Power Apps, part of Microsoft’s Power Platform, comes with most Office 365 subscriptions. But Power Apps in Office 365 does not include the full capabilities of the tool. As Microsoft’s February 2020 licensing guide to Power Apps states, “Limited Power Apps use rights are included with select Office 365 licenses.” But what exactly does “limited” mean?

The licensing guide explains that there are two standalone plans for Power Apps – “per user, per app” and “per user, unlimited apps”. Those give an organization the full capabilities of Power Apps. They are an extra cost over and above the Office 365 subscription — $10/user/month for 2 apps and 1 portal or $40/user/month for unlimited apps and portals.

What comes with the Office 365 subscription, at no extra cost, is a limited version of Power Apps. This version, called “Seeded Power Apps”, includes the following:

  • Canvas Apps, but not Model-driven Apps
  • Standard Connectors, but not Premium or On-premises Connectors
  • Power Automate (formerly “Flow”) rights within the context of the Power Apps application
  • No use of the Common Data Service
  • No rights to use Power Apps Portals

Let’s examine these in detail.

Canvas Apps but not Model-driven Apps
Canvas apps start with a blank design screen; the designer builds the application from scratch. Model-driven apps use components based on data models and business processes, which makes it easier to build out applications that fit common business scenarios.

Standard Connectors, but not Premium or On-premises Connectors
A connector is a way to access business data, whether inside or outside the organization. Standard connectors link to some data sources within the Microsoft 365 environment as well as some services, usually free ones, outside that environment.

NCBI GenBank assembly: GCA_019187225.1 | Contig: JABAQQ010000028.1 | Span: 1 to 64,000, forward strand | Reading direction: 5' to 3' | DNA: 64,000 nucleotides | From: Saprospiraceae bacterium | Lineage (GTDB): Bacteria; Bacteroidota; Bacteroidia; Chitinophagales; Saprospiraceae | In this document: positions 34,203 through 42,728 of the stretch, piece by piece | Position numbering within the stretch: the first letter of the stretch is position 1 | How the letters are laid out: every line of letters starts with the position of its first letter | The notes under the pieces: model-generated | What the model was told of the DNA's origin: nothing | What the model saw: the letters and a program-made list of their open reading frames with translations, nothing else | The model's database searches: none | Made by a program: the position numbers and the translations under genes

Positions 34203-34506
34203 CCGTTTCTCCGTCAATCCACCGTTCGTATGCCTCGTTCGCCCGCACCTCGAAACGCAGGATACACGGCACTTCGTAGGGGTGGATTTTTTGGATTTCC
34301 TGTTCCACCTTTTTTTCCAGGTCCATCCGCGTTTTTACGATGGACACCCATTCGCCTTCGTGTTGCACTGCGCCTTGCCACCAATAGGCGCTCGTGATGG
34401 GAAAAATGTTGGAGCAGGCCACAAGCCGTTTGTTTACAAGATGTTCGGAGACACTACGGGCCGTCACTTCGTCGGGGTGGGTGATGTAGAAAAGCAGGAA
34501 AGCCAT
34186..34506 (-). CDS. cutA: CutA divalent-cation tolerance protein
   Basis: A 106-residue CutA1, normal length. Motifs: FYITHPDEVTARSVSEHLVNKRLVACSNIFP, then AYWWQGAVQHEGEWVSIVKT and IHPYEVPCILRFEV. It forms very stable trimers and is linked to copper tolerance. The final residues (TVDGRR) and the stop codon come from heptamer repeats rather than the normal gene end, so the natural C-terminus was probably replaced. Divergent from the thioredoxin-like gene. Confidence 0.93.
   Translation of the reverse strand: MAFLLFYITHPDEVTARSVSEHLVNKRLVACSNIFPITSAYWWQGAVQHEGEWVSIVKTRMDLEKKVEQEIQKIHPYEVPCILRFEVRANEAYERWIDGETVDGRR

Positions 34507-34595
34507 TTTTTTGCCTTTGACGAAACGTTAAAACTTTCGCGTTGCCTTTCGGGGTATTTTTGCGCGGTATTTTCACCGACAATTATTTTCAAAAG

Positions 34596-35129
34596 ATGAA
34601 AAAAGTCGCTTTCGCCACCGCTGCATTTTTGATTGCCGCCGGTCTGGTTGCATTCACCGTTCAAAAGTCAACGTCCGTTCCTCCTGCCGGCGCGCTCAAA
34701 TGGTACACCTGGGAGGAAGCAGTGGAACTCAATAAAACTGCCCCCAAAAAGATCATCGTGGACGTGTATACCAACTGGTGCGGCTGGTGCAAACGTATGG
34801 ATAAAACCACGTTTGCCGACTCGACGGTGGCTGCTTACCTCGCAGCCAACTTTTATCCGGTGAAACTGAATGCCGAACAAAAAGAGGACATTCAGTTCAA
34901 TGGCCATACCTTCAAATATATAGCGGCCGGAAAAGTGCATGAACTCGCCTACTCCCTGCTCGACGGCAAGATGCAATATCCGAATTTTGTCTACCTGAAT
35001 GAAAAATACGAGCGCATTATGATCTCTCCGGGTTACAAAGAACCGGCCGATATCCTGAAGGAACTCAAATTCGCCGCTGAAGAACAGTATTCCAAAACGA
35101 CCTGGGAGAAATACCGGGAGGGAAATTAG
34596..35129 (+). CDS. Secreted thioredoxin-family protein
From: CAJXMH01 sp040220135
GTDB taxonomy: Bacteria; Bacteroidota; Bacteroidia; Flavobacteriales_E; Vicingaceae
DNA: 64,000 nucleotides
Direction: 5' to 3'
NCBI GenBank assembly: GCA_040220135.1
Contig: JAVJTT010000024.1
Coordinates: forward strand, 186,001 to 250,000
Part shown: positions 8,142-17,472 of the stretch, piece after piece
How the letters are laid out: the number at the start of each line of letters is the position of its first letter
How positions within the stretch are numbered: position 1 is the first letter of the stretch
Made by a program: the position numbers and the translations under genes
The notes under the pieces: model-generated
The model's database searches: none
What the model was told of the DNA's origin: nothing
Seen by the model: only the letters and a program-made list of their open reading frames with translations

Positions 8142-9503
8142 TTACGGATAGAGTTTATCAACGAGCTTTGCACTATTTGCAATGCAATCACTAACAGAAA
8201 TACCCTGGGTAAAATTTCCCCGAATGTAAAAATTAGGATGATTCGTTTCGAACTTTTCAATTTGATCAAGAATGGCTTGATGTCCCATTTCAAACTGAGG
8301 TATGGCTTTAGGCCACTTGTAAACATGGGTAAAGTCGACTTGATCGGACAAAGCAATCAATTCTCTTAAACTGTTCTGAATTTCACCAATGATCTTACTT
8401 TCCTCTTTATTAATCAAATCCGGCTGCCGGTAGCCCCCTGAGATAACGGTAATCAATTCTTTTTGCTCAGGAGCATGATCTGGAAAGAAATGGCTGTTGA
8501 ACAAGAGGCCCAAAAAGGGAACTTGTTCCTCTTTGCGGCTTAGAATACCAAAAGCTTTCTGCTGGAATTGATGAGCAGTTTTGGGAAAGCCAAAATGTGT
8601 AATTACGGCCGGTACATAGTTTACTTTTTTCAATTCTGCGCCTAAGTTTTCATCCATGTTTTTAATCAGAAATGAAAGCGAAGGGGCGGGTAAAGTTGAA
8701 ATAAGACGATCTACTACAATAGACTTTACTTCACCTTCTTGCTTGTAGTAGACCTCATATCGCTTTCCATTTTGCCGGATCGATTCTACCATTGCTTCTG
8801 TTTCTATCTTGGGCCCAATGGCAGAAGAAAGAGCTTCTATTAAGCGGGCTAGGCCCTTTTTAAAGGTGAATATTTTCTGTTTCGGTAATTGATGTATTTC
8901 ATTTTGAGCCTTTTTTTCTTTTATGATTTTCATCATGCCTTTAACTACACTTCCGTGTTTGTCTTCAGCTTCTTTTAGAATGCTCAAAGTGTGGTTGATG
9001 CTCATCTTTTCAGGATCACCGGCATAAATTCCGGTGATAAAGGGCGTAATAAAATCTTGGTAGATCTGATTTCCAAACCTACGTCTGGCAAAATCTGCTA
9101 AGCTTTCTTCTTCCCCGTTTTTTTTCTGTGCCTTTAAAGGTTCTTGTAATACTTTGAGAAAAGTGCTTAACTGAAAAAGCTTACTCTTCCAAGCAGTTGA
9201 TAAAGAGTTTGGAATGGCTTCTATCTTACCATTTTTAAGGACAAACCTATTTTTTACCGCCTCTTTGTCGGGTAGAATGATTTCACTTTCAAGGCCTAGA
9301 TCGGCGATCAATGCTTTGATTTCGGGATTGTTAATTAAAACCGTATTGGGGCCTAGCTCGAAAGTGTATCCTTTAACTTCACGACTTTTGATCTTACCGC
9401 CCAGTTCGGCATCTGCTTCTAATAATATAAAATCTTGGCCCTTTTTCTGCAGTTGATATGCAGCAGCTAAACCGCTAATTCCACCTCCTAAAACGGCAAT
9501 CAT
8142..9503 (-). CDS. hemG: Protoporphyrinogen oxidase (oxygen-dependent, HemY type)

Premium connectors provide a much wider range of connection options, including to SQL Server, Dynamics 365 data, and paid-for outside services like Salesforce. Premium connectors also include the On-premises Data Gateway for connecting to SharePoint 2013, 2016, and 2019 data.

A complete list of connectors can be found at: https://flow.microsoft.com/en-us/connectors

Power Automate user rights
Office 365 subscriptions include Power Automate use rights to allow customizing and extending Office 365 applications. However, the use is limited to the context of the Office 365 application. If the flow is not part of an Office 365 application or if it needs to connect to a premium or on-premises data source, a standalone license for Power Automate is needed.

Power Automate standalone plans are $15/user/month for unlimited flows for that user or $500/month for 5 flows for unlimited users.

No use of the Common Data Service
Only Power Apps standalone plans come with the ability to use the Common Data Service. That capability is not included in the Office 365 subscription.

No rights to use Power Apps Portals
Power Apps Portals allow external users (whether authenticated or anonymous) to use Power Apps applications. However, the Power Apps Portals use the Common Data Service as a data source, and therefore, a standalone Power Apps plan is needed to use the Portals. The Office 365 subscription does not include use rights to Power Apps Portals.

The limited version of Power Apps that comes with an Office 365 subscription gives organizations the ability to create applications using the canvas apps interface and standard connectors. This may be sufficient for many organizations. But if premium connectors, on-premises gateways, or use of Power Apps Portals are needed, a Power Apps or Power Automate standalone plan will be required.

As Microsoft states in its licensing guide:

  • “Customers that need general purpose and full capabilities of the platform should license Power Apps on a standalone basis.”
  • “Customers that need full-fledged, general purpose workflow/business process automation capabilities, should consider purchasing standalone Power Automate licenses.”

But, of course, it is up to each organization to decide what features and capabilities it needs, and to determine the cost/benefit of sticking with the limited version of Power Apps that comes with the Office 365 subscription versus going with a standalone plan.